“Your playing small does not serve the world. There is nothing enlightened about shrinking so that other people won’t feel insecure around you. We are all meant to shine, as children do. We were born to make manifest the glory of God that is within us. It’s not just in some of us; it’s in everyone. And as we let our own light shine, we unconsciously give other people permission to do the same. As we are liberated from our own fear, our presence automatically liberates others.” Marianne Williamson
Halloween is next week, a holiday for wearing masks, and there is a variety of masks for different characters. When I was a child, I thought the Frankenstein mask was the scariest. As an adult, the Phantom of the Opera mask was my favorite. This Halloween is different because we have already been wearing masks for several months to protect us from COVID. I have acquired a few different masks. I started out with the plain N95 mask, but later I purchased different color masks to match my outfit, and my favorite is my mask with cat whiskers.
We are all wearing masks to protect us from COVID, but I’m aware of another “mask” that we wear to hide our true self that protects from us from being vulnerable.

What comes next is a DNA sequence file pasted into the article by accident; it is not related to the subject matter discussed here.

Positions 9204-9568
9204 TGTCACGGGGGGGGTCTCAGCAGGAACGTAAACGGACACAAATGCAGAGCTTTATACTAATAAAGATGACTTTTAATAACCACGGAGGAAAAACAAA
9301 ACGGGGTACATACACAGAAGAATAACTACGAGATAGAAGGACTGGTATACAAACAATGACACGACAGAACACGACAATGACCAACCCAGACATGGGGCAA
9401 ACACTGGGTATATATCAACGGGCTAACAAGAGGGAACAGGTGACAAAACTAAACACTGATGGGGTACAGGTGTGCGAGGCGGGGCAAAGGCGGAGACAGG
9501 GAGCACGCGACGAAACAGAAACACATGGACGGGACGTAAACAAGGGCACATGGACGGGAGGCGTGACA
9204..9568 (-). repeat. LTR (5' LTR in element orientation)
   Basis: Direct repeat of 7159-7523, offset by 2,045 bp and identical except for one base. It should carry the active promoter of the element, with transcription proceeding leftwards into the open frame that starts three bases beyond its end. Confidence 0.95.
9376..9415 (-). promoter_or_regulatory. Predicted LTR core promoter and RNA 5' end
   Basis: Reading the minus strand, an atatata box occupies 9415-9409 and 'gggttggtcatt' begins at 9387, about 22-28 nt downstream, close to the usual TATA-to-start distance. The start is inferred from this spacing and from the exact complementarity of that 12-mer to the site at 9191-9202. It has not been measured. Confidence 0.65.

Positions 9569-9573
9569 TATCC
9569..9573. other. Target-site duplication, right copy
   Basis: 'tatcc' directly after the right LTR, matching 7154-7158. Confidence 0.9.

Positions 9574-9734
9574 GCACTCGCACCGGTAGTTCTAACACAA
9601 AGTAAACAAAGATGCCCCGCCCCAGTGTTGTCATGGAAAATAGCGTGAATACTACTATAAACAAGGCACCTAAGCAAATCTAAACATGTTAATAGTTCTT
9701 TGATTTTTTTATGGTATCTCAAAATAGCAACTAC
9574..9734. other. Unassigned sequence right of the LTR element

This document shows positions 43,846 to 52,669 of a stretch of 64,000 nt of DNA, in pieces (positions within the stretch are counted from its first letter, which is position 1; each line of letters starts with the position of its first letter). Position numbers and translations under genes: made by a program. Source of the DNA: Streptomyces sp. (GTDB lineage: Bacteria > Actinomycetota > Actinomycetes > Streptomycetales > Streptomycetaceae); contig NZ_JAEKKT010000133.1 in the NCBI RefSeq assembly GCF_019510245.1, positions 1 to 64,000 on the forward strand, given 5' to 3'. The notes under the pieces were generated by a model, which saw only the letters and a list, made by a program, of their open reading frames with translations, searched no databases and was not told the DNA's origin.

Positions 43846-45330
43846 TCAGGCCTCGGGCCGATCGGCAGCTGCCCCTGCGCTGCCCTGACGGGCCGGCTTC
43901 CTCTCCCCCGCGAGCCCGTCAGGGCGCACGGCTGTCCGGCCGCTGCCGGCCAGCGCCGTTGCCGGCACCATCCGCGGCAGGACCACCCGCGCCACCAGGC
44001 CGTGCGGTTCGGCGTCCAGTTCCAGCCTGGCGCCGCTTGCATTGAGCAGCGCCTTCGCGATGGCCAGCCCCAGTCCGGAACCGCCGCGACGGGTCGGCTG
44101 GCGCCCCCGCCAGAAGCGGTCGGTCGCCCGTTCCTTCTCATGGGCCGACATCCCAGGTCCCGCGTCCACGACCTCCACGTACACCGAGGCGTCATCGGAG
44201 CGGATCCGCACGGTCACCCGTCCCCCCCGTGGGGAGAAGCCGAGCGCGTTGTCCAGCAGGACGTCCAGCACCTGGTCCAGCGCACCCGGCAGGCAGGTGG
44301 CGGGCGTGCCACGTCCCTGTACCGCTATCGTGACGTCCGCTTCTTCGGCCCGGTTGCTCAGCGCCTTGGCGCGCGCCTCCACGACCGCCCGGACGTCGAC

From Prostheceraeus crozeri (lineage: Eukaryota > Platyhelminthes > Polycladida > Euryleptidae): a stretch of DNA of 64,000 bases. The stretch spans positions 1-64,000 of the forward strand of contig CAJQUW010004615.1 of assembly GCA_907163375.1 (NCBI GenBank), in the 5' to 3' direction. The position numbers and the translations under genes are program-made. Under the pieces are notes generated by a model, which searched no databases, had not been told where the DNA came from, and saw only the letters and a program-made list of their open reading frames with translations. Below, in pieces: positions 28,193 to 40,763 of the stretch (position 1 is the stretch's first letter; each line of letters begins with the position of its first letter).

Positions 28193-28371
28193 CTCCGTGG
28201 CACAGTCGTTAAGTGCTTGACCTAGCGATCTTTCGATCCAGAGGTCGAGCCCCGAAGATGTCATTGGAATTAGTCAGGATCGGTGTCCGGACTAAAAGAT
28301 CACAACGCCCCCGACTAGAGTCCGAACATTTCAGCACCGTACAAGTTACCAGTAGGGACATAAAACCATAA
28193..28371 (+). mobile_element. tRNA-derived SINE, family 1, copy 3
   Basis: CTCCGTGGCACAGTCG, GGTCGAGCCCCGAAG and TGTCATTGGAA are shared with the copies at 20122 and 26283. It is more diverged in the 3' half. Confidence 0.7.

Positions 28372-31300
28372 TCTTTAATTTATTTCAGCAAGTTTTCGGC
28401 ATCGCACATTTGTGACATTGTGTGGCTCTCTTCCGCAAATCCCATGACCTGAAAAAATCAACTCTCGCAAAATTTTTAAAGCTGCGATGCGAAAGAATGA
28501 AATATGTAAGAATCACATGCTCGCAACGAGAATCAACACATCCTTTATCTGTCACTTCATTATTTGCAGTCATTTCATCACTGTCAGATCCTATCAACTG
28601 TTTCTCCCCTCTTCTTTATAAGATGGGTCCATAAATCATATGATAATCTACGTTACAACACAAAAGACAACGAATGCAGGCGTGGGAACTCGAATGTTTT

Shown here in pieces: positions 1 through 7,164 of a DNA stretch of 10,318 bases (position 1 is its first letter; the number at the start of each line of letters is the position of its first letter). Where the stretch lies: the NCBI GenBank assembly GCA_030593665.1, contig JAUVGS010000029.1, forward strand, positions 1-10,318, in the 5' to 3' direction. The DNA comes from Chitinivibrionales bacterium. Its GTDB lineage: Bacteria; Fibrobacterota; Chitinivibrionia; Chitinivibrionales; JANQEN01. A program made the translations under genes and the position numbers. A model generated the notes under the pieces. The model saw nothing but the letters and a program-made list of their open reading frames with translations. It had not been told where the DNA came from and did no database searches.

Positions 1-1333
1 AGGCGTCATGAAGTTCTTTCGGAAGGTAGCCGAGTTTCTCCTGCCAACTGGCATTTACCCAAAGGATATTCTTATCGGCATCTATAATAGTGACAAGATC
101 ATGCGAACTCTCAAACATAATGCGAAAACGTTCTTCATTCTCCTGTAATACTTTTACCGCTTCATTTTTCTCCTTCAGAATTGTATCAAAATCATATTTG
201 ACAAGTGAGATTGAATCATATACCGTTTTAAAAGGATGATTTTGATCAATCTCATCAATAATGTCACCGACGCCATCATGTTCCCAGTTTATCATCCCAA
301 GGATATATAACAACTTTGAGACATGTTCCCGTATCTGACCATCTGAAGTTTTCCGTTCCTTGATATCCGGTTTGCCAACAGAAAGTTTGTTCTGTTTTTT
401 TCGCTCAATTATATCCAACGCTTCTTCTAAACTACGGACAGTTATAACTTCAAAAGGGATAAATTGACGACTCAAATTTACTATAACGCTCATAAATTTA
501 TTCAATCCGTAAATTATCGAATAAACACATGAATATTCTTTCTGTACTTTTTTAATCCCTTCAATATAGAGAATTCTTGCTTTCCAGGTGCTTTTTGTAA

In Brene Brown’s book, Daring Greatly, she says that people have told her vulnerability feels like “Taking off the mask and hoping the real me isn’t too disappointing.” Examples of protective “mask”:
• Not being truthful to a friend or partner that something is bothering me
• Not sharing my true feelings and interests with others; hence, they don’t get to know the real me
• Not sharing my accomplishments or positive things about myself for fear looking like a braggart
For me, I’ve used the “mask” of shyness to avoid criticism or rejection. When I first joined Toastmasters in 1992, I attended several meetings before I had the courage to participate in table topics. The first time I spoke, I held onto the lectern because I thought my knees would buckle. With the encouragement of my fellow Toastmasters, I kept doing speeches and practicing until I became more comfortable. It paid off to let myself be vulnerable.
When I decided to become an Animal Minister, I was reluctant to share it with others because some people would think the idea was crazy. But I realized, so what? I knew it was something that would give me fulfillment and provide a service to fellow animal lovers. There is no magical solution to overcoming fear. Just do it. There was a book by Susan Jeffers, Feel the Fear and Do It Anyway. The rewards of stepping out of my comfort zone far exceed anyone’s disapproval.
When you celebrate Halloween, have fun with your costume, keep a physical distance, and chose a festive mask. Wear a mask to protect your health but take off the invisible mask and reveal your true self! As Marianne Williams said, “let your light shine,” and allow others to do the same!
Emerson said, in his essay Self-Reliance, “What I must do is all that concerns me, not what the people think.”
It takes more energy to trying to be someone I’m not, just to impress people.
Affirmation: I open my heart and share who I am.
Reverend Kathy Lyons